China's landmark Yangtze River bridge reopens to traffic

2018-12-30 08:25:55Xinhua Editor : Mo Hong'e ECNS App Download
Aerial photo taken on Dec. 29, 2018 shows vehicles running on the renovated Nanjing Yangtze River Bridge in Nanjing, capital of east China's Jiangsu Province. (Xinhua/Li Bo)

Aerial photo taken on Dec. 29, 2018 shows vehicles running on the renovated Nanjing Yangtze River Bridge in Nanjing, capital of east China's Jiangsu Province. (Xinhua/Li Bo)

China's first domestically-designed modern bridge over the Yangtze, the country's longest river, a national landmark, reopened to road traffic Saturday after a 26-month renovation.

As the first double-decked road-rail truss bridge designed by China, the Nanjing Yangtze River Bridge in the eastern city of Nanjing first opened to traffic on the same day 50 years ago.

During the renovation, the highway traffic on the upper deck, which is 4,589 meters long and 15 meters wide, was suspended while the railway on the lower deck, which is 6,772 meters long and 14 meters wide, was not disturbed.

In the three days before the official reopening, the bridge was opened to the public, attracting 200,000 visitors.

"We were so proud of the bridge when it was built," Nanjing citizen Liu Yong said. "The bridge displays Chinese people's innovative spirit, which should be inherited by the younger generations."

"The bridge is a collective memory for generations in Nanjing and other parts of the country as a symbol of technological achievement, the spirit of teamwork and a sense of pride," said Lu Andong, a professor with the school of architecture and urban planning at Nanjing University.


"For most Nanjingers, the bridge is not only infrastructure but a symbol of the nation's self-reliant spirit," said Luo Jian, who is the same age as the bridge and has been its maintainer since 1985.

Luo's father Luo Binfeng, 83, was a constructor and maintainer of the bridge. After taking part in the construction of China's first Yangtze River bridge in Wuhan, he joined the building of the one in Nanjing in 1959, which was then an urgent aspiration of the people and nation.

"It was no easier than the first due to difficult geological, economic, and technological situations," said the father. An American bridge engineer asserted in 1937 that it was impossible to build a Yangtze River bridge in Nanjing for hydrological complexity and poor geological conditions.

Even so, construction of the bridge officially started in 1960, with no foreign experts' help, relying solely on China's own bridge construction experience and firm determination in self-efforts.

Workers and engineers spared no efforts to ensure construction quality, with the bridge's height and depth once being regarded as engineering miracles. The bridge also made it into the Guinness Book of World Records as the longest bridge with dual highway and railway functions.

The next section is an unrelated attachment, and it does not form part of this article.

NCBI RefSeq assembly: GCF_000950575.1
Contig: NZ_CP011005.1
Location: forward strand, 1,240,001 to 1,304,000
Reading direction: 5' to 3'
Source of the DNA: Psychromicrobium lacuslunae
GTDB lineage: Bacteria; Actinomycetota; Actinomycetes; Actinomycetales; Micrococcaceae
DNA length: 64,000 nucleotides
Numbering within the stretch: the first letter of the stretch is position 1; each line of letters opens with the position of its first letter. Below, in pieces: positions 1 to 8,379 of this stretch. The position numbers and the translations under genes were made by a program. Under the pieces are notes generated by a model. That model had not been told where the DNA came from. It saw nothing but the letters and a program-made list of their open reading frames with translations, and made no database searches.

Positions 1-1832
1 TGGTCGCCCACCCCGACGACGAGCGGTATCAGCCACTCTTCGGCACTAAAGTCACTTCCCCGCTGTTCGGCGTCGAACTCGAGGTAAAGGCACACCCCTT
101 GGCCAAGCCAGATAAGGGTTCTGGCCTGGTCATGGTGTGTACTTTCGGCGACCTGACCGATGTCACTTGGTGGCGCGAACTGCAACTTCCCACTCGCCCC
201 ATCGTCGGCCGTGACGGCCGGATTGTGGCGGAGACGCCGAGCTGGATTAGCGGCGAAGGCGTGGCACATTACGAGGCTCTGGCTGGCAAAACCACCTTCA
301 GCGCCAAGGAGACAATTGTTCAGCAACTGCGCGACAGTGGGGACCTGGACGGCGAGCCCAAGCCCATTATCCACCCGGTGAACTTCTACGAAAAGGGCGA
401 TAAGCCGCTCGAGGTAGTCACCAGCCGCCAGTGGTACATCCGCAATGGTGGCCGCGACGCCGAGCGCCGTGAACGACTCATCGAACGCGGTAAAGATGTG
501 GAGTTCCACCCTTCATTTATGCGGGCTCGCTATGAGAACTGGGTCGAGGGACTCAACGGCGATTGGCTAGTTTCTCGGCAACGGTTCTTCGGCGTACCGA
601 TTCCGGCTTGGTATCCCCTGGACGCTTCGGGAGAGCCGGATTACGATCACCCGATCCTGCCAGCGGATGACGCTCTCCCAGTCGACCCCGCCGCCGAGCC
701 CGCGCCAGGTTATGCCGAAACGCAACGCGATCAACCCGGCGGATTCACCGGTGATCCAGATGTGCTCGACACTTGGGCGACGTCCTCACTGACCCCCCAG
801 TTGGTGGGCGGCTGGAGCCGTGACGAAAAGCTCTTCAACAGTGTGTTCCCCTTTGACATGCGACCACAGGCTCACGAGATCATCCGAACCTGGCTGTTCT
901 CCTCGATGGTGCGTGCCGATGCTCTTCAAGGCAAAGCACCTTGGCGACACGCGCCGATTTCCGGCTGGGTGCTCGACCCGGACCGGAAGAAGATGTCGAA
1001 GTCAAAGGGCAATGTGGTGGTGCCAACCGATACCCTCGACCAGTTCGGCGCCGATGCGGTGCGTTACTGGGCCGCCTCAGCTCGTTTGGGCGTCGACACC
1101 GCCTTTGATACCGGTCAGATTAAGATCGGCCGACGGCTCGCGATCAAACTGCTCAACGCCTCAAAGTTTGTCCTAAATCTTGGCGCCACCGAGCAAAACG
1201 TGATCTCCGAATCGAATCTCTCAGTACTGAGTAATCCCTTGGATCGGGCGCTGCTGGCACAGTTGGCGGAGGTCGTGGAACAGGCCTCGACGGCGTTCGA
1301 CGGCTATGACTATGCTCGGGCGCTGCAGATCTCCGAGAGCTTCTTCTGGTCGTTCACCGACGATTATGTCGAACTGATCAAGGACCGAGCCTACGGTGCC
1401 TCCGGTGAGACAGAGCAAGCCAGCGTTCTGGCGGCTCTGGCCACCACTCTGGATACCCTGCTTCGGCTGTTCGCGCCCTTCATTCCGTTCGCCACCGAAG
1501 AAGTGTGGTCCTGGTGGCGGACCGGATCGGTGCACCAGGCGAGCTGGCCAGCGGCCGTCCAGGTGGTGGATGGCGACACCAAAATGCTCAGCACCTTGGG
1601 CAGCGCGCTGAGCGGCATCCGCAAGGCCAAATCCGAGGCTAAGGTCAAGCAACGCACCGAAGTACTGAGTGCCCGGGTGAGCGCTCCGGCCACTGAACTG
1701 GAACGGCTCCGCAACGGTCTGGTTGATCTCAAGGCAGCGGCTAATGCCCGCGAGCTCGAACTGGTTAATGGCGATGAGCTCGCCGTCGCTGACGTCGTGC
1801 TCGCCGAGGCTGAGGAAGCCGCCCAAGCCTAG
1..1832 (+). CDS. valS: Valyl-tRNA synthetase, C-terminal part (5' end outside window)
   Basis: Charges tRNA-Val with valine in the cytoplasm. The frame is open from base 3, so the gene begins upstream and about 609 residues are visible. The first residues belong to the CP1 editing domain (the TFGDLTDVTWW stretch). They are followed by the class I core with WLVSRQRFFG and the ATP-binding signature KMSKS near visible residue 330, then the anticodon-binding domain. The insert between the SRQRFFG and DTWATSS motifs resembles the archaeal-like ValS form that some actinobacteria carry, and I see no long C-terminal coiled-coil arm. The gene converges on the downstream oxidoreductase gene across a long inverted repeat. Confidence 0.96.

However, after 48 years' in service, there were large cracks on the cement road surface, and ornamentations and drains need to be renovated as well.


To enhance the safety and durability, China's top planning agency approved the repairs in 2016.

The renovation, with an investment of 1.14 billion yuan (166 million U.S. dollars), has replaced the concrete highway bridge deck with a lighter and more smooth steel deck. The sidewalks are also wider.

"Although renovating is not as difficult as the building half a century ago, a lot of advanced technologies were used," said Chun Qing, an associate professor from the school of architecture in Southeast University.

The bridge is equipped with fiber optic sensors, similar to medical cardiograms, to help dynamically monitor its structural health.

"We have put about 100 sensors to monitor the real-time damages to the bridge," said Zhang Jian, a professor from the School of Civil Engineering in Southeast University.

To keep the original appearance, the renovation team also used 3D scanning technology to restore one missing iron relief damaged by a vehicle crash in 1991.


The bridge, which connects the No. 104 and No. 312 national highways, was the first major cross-river passage to help connect Beijing, the national capital, and Shanghai, the business and financial center.

With decades in service, the bridge is already a witness to the technological advancement of the railways and economic development of the city and even the nation.

"The designed speed of the railway was 60 kph at first and now trains run up to 140 kph," said Luo Jian, adding the daily road traffic flow had reached between 80,000 and 90,000 vehicles before the renovation, about ten times the designed flow.

The improved transport benefits Jiangsu's first National New Area, set up on the north side of the bridge in 2015 and home to high-tech firms in new materials, biological medicine, and intelligent manufacturing.

To cope with rising demand for cross-river road transport as well as high-speed railway lines, Nanjing has built another four bridges over the river with the sixth under construction. High-speed trains ran across the bridges up to 300 kph.

"The Nanjing Yangtze River Bridge, however, will continue to be a major passage in the next century, expecting to connect a number of high-speed railways on both sides of the river," said Yang Tao, president of the Institute for Urban and Transportation Planning and Design in Nanjing.

"With repairs and maintenance, the bridge is expected to be in safe operation for another 100 years," said Guo Jian, deputy director of the Center of Public Project Construction in Nanjing.

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